Bob Dylan Revisited on Wall Street

Note: this is a rejigged version of a post I wrote a couple of years ago:

Bob Dylan’s Mr. Tambourine Man is my all-time favourite song. I heard it for the first time in about 1964 or ’65, when my sister Laraine was on a Spring break from college. It was her second semester of college, I think, and after a stifling youth in the conservative suburb of Manhattan Beach, California, she was still on a high (in more ways than one) from the liberation that comes from leaving the family nest for the first time.One evening, she dug out a 45rpm and set up our “portable” record player. It weighed a ton, but was pretty high tech for its day. She told me to lie down, close my eyes and just listen to the words. At that time of my life, I was a pretty shallow character, but I looked up to Laraine because she was the brains in the family, so I complied with her request.I think I must have listened to that song a dozen times that night and every time I did, it had the same magical effect. For the first time in my life, I knew what it felt like to be transported. I’m not going to spoil the song for you or for me by analyzing it, but here is one of my favorite stanzas:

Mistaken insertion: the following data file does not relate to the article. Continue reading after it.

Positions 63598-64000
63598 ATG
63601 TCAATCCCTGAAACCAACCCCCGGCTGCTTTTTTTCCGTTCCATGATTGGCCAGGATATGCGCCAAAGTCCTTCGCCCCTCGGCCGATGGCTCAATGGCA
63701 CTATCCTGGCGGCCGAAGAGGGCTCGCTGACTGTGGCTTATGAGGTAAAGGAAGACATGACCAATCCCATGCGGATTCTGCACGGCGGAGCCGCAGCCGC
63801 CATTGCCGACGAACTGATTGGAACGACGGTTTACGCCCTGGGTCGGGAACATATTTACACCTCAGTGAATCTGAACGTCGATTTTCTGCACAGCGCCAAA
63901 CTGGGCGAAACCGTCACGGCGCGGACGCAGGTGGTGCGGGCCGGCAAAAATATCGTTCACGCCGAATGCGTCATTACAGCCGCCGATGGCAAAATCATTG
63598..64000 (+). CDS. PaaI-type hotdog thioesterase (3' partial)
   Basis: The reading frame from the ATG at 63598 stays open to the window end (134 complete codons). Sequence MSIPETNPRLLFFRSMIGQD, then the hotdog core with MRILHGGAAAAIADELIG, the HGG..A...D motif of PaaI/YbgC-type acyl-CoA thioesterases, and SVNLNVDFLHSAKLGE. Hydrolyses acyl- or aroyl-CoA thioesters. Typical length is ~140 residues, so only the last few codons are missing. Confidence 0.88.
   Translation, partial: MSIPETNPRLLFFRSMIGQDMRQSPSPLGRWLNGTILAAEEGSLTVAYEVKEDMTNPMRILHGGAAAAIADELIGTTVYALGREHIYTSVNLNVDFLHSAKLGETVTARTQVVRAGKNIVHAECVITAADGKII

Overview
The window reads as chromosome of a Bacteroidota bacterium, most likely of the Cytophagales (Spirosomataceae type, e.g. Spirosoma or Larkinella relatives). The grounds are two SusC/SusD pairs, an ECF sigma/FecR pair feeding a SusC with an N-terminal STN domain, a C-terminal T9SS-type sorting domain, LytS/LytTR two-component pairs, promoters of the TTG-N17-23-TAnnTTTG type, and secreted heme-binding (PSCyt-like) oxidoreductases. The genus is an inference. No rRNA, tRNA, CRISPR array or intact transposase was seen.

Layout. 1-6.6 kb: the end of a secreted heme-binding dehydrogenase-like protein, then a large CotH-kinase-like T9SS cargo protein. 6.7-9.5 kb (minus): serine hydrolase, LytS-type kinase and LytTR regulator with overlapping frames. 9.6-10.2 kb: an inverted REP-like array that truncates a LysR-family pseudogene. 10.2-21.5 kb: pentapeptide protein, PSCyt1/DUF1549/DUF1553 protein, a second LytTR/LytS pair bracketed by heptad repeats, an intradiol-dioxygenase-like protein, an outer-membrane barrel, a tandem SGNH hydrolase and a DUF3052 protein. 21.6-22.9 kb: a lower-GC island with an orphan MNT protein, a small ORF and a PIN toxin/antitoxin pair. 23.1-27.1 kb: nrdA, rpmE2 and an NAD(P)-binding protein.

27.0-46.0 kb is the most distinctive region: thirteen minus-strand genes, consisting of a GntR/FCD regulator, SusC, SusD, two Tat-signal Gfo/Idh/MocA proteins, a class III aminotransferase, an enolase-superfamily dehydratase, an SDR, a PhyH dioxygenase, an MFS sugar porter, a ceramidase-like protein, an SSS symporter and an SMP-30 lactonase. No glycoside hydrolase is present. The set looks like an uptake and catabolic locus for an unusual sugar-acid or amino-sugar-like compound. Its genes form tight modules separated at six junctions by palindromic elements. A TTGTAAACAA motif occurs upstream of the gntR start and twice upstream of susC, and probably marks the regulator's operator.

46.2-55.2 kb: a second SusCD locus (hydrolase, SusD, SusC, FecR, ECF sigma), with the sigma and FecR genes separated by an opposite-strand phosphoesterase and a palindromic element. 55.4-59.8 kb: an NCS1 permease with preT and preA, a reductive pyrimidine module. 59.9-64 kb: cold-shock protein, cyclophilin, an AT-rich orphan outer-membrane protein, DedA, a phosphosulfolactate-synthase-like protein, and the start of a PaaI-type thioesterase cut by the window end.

Then take me disappearin’ through the smoke rings of my mind
Down the foggy ruins of time, far past the frozen leaves
The haunted, frightened trees, out to the windy beach
Far from the twisted reach of crazy sorrow
Yes, to dance beneath the diamond sky with one hand waving free
Silhouetted by the sea, circled by the circus sands
With all memory and fate driven deep beneath the waves
Let me forget about today until tomorrow

When Dylan went electric, many of his fans were appalled. While I was personally disappointed, I wasn’t appalled. It seemed to me like he was simply doing what he wanted to do at the time. Yes, I was critical and agreed with the general consensus that he had “sold out”, but it was his choice to make, not mine. Nothing of the magic of his early work was lost to me, but I quit looking for inspiration from him for decades.

I often return to those early Bob Dylan songs and for me they remain as magical as ever. I often wonder where the inspiration for them came. Apparently so does he. Here’s something I found in  Great Inspirational Quotes:

“I don’t know how I got to write those songs. Those early songs were almost magically written.”